Insights: From Social Psychology to Computational User Modeling
Gong, Lin, Computer Science - School of Engineering and Applied Science, University of Virginia
Wang, Hongning, EN-Comp Science Dept, University of Virginia
In the field of social psychology, a huge amount of research has been conducted to understand human behaviors by studying their physical space and belongings. Inspired from these fruitful findings, can we design corresponding computational models to characterize diverse online user behaviors by exploring users' behavior data, to understand diverse user intents? Can we further integrate different types of behavior signals driven by the same intents, to build a unified model for each user?
Thanks to the advent of participatory web, which created massive amounts of user-generated data, we are able to study online user attributes and behaviors from these clues. Traditional social psychology studies commonly conduct surveys and experiments to collect user data in order to infer attributes of individuals, which are expensive and time-consuming. In contrast, we aim to understand users by building computational user models automatically, thereby to save time and efforts. And the principles of social psychology serve as good references for building such computational models.
In this dissertation, we develop new techniques to model online user behaviors based on user-generated data to better understand user preferences and intents. We get inspired from social psychology principles in user behavior modeling and these developed computational models provide alternative to explain human behaviors in the physical world. More specifically, we focus on two challenges: (1) model users' diverse ways of expressing attitudes or opinions; (2) build unified user models by integration of different modalities of user-generated data.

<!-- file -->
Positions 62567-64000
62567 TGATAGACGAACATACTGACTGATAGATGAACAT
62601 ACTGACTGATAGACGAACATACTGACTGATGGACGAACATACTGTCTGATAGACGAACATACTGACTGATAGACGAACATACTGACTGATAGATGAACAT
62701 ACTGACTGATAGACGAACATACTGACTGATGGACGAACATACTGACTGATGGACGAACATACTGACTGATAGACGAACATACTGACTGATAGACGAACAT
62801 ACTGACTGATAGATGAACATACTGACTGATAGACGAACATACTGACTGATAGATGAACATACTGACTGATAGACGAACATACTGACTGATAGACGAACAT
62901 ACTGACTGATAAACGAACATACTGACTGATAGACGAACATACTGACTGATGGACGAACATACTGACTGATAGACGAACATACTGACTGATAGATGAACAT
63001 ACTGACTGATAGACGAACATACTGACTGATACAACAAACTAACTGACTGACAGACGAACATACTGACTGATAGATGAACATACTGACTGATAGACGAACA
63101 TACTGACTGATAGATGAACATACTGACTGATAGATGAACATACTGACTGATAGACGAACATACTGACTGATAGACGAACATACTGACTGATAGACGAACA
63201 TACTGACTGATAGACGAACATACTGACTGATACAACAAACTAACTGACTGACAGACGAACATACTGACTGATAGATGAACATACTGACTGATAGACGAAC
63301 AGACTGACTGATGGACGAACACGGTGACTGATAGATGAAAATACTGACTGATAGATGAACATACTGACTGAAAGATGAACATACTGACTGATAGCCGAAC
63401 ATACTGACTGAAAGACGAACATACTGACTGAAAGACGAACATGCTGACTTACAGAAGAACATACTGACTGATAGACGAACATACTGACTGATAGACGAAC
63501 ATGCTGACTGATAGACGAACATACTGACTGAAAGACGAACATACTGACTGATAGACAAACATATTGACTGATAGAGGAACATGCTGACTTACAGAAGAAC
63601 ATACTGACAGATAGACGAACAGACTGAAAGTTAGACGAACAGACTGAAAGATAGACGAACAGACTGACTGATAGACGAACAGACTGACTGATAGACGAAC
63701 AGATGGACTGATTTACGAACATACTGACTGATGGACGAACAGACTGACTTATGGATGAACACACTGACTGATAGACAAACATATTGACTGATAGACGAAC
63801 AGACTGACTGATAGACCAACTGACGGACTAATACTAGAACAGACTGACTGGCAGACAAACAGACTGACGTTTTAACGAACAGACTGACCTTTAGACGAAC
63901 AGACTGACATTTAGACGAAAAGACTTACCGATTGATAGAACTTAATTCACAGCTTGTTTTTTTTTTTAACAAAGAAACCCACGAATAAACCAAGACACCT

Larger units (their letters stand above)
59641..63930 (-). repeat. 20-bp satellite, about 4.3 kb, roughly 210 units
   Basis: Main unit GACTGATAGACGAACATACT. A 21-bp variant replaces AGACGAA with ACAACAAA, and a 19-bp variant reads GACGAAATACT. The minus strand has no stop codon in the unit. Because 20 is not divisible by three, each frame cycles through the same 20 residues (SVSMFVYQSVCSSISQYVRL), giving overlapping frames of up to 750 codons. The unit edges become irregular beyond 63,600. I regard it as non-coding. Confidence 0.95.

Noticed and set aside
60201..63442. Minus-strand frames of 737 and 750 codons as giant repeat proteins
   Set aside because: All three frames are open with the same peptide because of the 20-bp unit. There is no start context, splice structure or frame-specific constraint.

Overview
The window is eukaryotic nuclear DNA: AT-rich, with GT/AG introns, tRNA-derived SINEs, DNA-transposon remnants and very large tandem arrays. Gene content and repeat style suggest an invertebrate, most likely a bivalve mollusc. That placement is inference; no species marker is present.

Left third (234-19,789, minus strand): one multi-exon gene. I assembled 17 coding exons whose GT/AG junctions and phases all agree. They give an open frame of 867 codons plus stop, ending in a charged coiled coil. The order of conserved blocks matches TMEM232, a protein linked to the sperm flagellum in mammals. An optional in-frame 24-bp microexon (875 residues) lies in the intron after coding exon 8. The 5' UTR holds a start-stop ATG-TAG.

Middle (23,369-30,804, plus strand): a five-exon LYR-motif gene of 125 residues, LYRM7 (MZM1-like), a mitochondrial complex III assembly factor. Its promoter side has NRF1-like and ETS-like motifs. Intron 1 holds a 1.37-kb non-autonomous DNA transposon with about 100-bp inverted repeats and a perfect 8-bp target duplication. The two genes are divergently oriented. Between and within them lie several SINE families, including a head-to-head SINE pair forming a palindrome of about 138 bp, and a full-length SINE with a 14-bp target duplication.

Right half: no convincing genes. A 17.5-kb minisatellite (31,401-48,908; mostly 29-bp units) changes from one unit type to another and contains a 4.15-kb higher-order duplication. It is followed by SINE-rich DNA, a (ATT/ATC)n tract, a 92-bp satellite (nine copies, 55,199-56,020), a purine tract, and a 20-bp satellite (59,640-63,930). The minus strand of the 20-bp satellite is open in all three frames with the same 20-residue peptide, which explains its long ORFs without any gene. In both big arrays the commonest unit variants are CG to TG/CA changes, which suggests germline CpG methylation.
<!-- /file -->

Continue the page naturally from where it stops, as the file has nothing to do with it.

To tackle the challenge of capturing users' diverse opinions, we borrow the concept of social norms evolution to achieve personalized sentiment classification. By realizing the consistency existing in users' attitudes, we further perform clustered model adaptation to better calibrate such opinion coherence. To understand users from a comprehensive perspective, we utilize different modalities of user-generated data to form multiple companion learning tasks, which are further paired to accommodate the consistency existing in multi-modal user-generated data. And each individual user is modeled as a mixture over these paired instances to realize his/her behavior heterogeneity. To better characterize the correlation among different modalities of user-generated data, joint learning of different embeddings, together with explicit modeling of their relationships are performed, in order to achieve a comprehensive understanding of user intents and preferences. This dissertation borrows principles from social psychology to better design effective computational user modeling. It also provides a foundation for making user behavior modeling useful for many other applications as well as offers new directions for designing more powerful and flexible models.
PHD (Doctor of Philosophy)
User behavior modeling, Sentiment analysis, Model adaptation, Multi-task learning, Social network, Network embedding, Topic modeling , Representation learning
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